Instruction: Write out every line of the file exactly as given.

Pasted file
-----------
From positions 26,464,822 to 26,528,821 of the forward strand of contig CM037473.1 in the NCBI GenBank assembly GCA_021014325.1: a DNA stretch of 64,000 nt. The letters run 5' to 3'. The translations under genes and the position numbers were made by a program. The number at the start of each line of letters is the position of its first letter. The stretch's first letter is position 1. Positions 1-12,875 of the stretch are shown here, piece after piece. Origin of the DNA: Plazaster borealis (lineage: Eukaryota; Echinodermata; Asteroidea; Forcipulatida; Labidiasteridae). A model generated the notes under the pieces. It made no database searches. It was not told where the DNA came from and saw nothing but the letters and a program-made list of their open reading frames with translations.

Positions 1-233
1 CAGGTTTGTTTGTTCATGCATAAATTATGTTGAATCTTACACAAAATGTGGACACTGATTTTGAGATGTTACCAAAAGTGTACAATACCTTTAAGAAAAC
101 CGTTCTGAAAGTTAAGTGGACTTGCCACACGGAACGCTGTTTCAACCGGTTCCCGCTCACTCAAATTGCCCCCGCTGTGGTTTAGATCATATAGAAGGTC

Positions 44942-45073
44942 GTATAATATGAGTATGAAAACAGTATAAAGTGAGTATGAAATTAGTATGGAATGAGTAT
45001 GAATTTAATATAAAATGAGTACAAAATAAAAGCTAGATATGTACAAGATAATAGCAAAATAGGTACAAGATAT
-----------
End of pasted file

From positions 26,464,822 to 26,528,821 of the forward strand of contig CM037473.1 in the NCBI GenBank assembly GCA_021014325.1: a DNA stretch of 64,000 nt. The letters run 5' to 3'. The translations under genes and the position numbers were made by a program. The number at the start of each line of letters is the position of its first letter. The stretch's first letter is position 1. Positions 1-12,875 of the stretch are shown here, piece after piece. Origin of the DNA: Plazaster borealis (lineage: Eukaryota; Echinodermata; Asteroidea; Forcipulatida; Labidiasteridae). A model generated the notes under the pieces. It made no database searches. It was not told where the DNA came from and saw nothing but the letters and a program-made list of their open reading frames with translations.

Positions 1-233
1 CAGGTTTGTTTGTTCATGCATAAATTATGTTGAATCTTACACAAAATGTGGACACTGATTTTGAGATGTTACCAAAAGTGTACAATACCTTTAAGAAAAC
101 CGTTCTGAAAGTTAAGTGGACTTGCCACACGGAACGCTGTTTCAACCGGTTCCCGCTCACTCAAATTGCCCCCGCTGTGGTTTAGATCATATAGAAGGTC

Positions 44942-45073
44942 GTATAATATGAGTATGAAAACAGTATAAAGTGAGTATGAAATTAGTATGGAATGAGTAT
45001 GAATTTAATATAAAATGAGTACAAAATAAAAGCTAGATATGTACAAGATAATAGCAAAATAGGTACAAGATAT